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HomeTechnology & ScienceAfter the flood: Alberta communities assessing damage as water levels recede

After the flood: Alberta communities assessing damage as water levels recede

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West-central Alberta communities are assessing damage and making repairs as flood waters recede.

In the town of Edson, 100 kilometres west of Edmonton, a state of local emergency ended Monday after a tumultuous two weeks of fire and flood.

Flooding prompted the emergency declaration on June 19, just days after town residents had been given the green light to go home after six days under wildfire evacuation orders.

Mayor Kevin Zahara said Monday that the community got more than 135 millimetres of rain, and about 60 homes and businesses in the community have flooded basements.

Parts of Edson’s 6th Avenue, which connects the east and west ends of town and is the main access route for the hospital, are also closed because of flood damage.

“We’re going to have to repair some roadways and underground infrastructure as well. We also have been actively looking at upgrading some of our storm sewers and sewer lines,” Zahara said.

“There’s quite a large expense we’re going to be facing as a municipality.”

Zahara said engineers are still assessing the extent of repairs that will be needed, and the town doesn’t yet have an estimate of the cost to fix the damage.

Yellowhead County resident Roxie Orge says she was surprised to find a hot tub washed up after flooding in west-central Alberta in late June 2023. (Submitted by Roxie Orge)

Some communities in the surrounding Yellowhead County were also affected by floods — at one point people who live in Lower Robb were ordered to leave their homes as rivers started to breach their banks, and a shelter-in-place order was issued for some residents of the hamlet of Peers after a bridge was damaged.

The order was cancelled on Friday, but there’s a speed and weight limit in effect on the bridge until it can be re-assessed this week.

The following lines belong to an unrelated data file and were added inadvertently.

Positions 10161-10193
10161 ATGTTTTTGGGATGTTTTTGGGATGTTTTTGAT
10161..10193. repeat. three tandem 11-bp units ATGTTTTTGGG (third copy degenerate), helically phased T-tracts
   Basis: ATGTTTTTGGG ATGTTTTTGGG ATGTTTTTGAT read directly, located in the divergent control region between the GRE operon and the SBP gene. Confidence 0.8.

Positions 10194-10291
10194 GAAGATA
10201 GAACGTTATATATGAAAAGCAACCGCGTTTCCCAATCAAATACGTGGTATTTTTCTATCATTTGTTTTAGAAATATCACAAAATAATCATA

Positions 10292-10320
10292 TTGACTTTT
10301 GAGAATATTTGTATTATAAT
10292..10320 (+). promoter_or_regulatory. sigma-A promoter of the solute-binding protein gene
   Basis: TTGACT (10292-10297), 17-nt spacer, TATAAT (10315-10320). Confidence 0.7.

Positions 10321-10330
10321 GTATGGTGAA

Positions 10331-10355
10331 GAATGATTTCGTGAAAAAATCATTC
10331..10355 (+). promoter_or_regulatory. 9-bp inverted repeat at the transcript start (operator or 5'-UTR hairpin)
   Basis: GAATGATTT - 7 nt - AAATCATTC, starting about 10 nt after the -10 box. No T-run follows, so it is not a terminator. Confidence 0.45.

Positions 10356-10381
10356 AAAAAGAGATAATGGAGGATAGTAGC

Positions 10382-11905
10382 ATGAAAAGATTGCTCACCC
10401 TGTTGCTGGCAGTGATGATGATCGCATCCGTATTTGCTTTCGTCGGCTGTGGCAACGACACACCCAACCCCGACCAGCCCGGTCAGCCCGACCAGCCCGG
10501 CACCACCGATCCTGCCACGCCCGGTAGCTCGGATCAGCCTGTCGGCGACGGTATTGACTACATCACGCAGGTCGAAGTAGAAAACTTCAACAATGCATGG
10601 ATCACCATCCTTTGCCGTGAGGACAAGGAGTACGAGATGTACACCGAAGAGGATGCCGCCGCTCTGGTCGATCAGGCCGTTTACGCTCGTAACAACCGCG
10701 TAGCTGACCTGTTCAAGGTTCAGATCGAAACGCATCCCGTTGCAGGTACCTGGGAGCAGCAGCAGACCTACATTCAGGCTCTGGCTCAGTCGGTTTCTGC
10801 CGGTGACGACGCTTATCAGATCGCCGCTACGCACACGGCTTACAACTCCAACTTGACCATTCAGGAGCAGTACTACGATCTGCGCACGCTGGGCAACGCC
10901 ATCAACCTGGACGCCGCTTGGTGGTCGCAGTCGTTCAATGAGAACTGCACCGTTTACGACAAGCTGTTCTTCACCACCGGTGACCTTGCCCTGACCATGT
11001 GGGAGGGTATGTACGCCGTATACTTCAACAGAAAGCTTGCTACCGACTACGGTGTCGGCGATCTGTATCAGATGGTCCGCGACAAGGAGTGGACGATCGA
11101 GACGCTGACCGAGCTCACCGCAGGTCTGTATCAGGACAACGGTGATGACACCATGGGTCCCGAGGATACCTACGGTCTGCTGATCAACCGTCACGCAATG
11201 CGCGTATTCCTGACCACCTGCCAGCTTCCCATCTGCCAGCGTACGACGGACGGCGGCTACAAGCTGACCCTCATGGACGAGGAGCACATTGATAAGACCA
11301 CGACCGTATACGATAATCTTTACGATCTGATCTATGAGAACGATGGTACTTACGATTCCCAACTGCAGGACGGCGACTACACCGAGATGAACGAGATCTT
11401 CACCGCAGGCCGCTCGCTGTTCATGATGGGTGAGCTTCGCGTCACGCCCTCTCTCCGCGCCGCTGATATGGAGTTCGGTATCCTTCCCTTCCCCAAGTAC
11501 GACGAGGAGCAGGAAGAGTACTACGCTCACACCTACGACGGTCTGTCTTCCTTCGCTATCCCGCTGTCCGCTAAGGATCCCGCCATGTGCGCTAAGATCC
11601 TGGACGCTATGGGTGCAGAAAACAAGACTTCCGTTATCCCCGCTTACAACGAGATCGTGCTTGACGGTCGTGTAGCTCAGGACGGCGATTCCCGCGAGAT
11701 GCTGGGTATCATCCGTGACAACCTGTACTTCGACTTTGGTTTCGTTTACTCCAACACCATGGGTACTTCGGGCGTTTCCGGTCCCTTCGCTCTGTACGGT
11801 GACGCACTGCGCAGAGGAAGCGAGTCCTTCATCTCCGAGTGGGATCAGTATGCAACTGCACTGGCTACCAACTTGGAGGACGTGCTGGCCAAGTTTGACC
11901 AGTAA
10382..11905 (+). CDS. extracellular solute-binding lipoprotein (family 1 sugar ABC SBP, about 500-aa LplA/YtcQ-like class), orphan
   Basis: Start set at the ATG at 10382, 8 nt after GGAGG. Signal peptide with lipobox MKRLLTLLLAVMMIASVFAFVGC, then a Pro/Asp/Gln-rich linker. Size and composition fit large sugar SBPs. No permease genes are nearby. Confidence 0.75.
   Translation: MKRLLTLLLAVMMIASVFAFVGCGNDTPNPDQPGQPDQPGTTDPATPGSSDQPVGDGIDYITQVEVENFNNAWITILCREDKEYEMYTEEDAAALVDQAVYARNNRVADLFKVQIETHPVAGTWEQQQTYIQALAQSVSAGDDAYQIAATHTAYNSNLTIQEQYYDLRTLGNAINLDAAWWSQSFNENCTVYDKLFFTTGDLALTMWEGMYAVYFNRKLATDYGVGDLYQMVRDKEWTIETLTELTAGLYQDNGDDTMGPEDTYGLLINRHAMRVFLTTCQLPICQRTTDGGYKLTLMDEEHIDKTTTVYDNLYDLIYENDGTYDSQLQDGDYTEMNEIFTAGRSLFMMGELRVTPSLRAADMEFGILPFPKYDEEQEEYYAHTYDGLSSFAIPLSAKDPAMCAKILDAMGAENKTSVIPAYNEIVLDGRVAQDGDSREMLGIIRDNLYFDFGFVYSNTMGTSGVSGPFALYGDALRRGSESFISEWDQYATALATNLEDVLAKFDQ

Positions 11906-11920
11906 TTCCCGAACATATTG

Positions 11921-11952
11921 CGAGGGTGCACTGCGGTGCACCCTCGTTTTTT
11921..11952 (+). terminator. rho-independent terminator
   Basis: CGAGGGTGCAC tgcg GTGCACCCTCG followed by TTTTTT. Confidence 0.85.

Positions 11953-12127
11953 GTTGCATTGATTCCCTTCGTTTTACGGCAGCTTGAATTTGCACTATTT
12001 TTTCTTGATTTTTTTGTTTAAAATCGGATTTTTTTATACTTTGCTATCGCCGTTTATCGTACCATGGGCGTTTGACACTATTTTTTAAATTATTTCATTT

‘You’re not going to believe this — we have a hot tub’

Yellowhead County resident Roxie Orge told CBC on Monday that when she was checking on the aftermath of the flood around her own property, she stumbled upon a mystery.

She and her husband watched flooding rise near their property last week, but the water didn’t reach the house or garage.

“On Wednesday, when the river was still high, from the road you could see that there was a blue object on our property, quite a ways in the bush, washed up with the debris,” she said, adding she thought it might be a kayak.

When they talk a walk later, checking on all the washouts and trees that had been swept away, they found something else.

“My husband basically said, ‘You’re not going to believe this. We have a hot tub.'”

She snapped a photo of the round, barrel-style cedar hot tub with a blue liner, which is what she had mistaken for a kayak.

Orge said she’s trying to figure out who it might belong to, and how far it travelled — where it’s been deposited in the bush, there probably isn’t any way to get it out besides taking it apart.

But she said she’s not surprised the flooding moved something so large.

“The Edson River, which is quite a smaller river, it was just rushing and rapids. It really was insane.”

Whitecourt cleaning up

Rising water levels also triggered a state of local emergency last week in Whitecourt, about 100 kilometres northeast of Edson, with evacuation orders for some riverfront properties.

Whitecourt Mayor Tom Pickard said Monday the alerts and orders have now been lifted. Some access roads around the town washed out, but he said there wasn’t serious damage to city infrastructure.

But residents have been working to clean up the aftermath of flooding in the town’s Festival Park and the Whitecourt Golf and Country Club, which both sit along the Athabasca River.

“When the river was flooding in, and then when it recedes, it leaves a real fine silt,” Pickard said.

“The entire golf course was flooded, so they have a lot of silt still on the course. They’ve a crew of volunteers working now, plus their staff, to clean that off.”

Parts of Festival Park are still closed, but Pickard said Canada Day activities will be able to go ahead there as planned this weekend.

“We monitor the water levels upstream and rainfall. For now, we feel that the recent significant event is over, and we’ll prepare for the next one.”

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